After at least two extremely difficult winters in Wyoming, all members of our families who had been in Wyoming decided at various times in 1891 to move to some place more promising for farming. Some, like the Lovells, considered going back to Utah but were thwarted in that effort by snowed-in roads early in the fall of 1891. But all at various times in 1891 ended up as neighbors again in roughly the same part of the South Fork of the Upper Snake River Valley in Eastern Idaho. Other family members who had not had the Wyoming experience joined later. Reasons for their choice in and near what later became a town called Ririe will be discussed later.
But certainly a big factor in this decision was that the land in Eastern Idaho's Upper Snake River Valley had already been surveyed for homesteads by the federal government, and the potential for irrigation water was greater than anywhere else they had lived. A few pioneers that had already settled in the region also had proven that crops would do well there and that winters were not going to be quite as devastating as in Wyoming. Unlike the natural limitations on the development of water and farmland in their Utah homes, the Snake River had a larger volume of water than any river they had seen in Utah, and the relative flatness of the Snake River Plains for miles to the west and beyond promised an abundance of land for their future generations to grow in Eastern Idaho.
Another important attraction to this area was that the LDS Church by the 1880's was also strongly promoting the Upper Snake River Valley as a good place for Mormon farmers to settle. Consequently the vast majority of settlers in the Upper Snake River Valley were from Utah or older Mormon settlements in Southeastern Idaho. Within a few years after their settlement most of their neighbors were Mormons just as they had been in Utah. This made the area more attractive to our families who wanted to carry on with their Mormon traditions of community cooperation and worship with little "interference" from non-Mormons.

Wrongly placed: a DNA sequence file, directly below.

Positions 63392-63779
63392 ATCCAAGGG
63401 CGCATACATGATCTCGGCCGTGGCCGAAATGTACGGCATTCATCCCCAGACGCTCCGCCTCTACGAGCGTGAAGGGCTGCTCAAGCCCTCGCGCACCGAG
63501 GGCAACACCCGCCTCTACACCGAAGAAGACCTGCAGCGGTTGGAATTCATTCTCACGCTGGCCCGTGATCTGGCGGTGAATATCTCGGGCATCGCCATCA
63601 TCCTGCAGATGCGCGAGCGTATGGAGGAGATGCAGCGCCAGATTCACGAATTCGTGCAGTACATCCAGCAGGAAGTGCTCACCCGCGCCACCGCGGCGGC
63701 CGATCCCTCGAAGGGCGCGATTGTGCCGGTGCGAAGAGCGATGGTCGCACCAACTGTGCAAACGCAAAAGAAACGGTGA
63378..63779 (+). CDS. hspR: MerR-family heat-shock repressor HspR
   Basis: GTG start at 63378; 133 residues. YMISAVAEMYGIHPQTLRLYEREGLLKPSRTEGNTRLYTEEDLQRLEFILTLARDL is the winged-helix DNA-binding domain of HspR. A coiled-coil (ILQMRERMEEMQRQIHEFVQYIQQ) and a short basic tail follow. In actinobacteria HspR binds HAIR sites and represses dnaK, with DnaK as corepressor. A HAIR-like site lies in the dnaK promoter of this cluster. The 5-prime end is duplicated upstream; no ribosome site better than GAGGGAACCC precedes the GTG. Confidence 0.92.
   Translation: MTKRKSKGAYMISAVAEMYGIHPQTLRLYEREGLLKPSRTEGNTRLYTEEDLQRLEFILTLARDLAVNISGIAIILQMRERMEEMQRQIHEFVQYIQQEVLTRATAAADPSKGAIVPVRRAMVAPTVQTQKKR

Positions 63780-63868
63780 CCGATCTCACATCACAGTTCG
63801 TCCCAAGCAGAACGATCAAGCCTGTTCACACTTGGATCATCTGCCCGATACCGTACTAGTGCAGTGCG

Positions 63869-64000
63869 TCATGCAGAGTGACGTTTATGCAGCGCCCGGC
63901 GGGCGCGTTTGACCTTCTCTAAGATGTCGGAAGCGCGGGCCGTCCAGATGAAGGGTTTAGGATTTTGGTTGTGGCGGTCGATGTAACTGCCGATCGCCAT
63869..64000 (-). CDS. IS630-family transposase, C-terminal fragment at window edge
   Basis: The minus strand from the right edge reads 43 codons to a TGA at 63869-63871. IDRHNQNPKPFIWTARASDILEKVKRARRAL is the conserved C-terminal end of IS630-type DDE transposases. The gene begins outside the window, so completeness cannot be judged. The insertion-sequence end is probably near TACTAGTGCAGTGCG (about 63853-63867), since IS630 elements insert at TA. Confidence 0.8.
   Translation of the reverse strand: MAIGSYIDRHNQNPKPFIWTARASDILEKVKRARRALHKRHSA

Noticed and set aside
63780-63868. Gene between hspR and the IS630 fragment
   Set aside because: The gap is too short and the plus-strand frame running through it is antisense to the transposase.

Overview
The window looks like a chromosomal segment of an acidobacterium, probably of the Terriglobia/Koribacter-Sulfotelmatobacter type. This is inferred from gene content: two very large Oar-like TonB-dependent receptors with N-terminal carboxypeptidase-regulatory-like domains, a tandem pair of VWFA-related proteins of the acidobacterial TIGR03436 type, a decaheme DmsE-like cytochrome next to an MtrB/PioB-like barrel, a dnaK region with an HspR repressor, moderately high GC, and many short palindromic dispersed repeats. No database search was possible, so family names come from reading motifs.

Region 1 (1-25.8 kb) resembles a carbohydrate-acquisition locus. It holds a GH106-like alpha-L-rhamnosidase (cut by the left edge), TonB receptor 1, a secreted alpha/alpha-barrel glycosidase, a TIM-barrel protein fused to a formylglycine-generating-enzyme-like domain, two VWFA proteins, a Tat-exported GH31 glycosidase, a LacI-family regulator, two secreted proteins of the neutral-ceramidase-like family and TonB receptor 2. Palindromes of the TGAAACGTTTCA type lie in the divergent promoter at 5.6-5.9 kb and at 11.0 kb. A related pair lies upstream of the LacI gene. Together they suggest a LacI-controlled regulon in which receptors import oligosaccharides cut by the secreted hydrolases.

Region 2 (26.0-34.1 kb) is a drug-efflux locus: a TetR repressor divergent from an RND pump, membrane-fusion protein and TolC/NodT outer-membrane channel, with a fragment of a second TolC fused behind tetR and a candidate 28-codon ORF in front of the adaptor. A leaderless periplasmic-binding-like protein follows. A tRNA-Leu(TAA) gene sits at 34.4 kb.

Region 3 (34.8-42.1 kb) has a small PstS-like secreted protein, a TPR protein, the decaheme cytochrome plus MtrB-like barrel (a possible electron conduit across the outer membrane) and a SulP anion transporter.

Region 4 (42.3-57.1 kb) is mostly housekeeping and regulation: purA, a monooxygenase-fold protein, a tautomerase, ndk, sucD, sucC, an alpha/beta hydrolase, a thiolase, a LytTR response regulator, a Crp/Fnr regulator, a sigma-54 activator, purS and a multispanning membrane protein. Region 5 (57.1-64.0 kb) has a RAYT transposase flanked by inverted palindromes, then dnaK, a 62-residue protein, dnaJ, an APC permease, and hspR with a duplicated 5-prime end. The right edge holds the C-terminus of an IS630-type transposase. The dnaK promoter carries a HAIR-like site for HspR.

But at least one factor in this settlement process was different from early settlements in most of Utah. Settlers in eastern Idaho early on acquired title to government-surveyed homesteads in units of 40, 80, 120, or 160 acres. In order to "prove up" on their essentially free homesteads, they had to live on their farms rather than in a farm village as was so common in Utah. This meant that their families and neighbors were dispersed, often miles apart, on their separate farms. This dispersed rural settlement pattern, however, did not inhibit the development of a sense of community. As an LDS ward was organized in each rural tract, a church building would be built with cooperative labor just as in Utah, and the church meeting house became a focal point of each dispersed community.
Every rural tract also needed a school house which was nearly always built early in the pioneering process. Idaho had become a state in 1890. Children were required by law to go to school. But settlers required that schools be relatively close to where their children lived, resulting in many small school houses throughout the settled area, each of which became a focal point of a community just as the churches were. In the early years the school building might function temporarily for both purposes. Rural schools were usually fairly close to the church.
These rural community tracts would always be named, sometimes after the LDS ward name for that district, and may or may not ever have ever been on a map because a town in the usual sense may not have developed there. For example, our families settled in the rural communities of Shelton, Poplar, Milo, Perry, and Rudy, all located adjacent to each other, but these communities never became towns by these names and cannot be found on the most common highway maps of Idaho. They were strong communities where our families lived and died. The cemeteries in some of these places, especially Shelton, contain the graves of many of our families strongly connected to each other through generations of intermarriage and community life.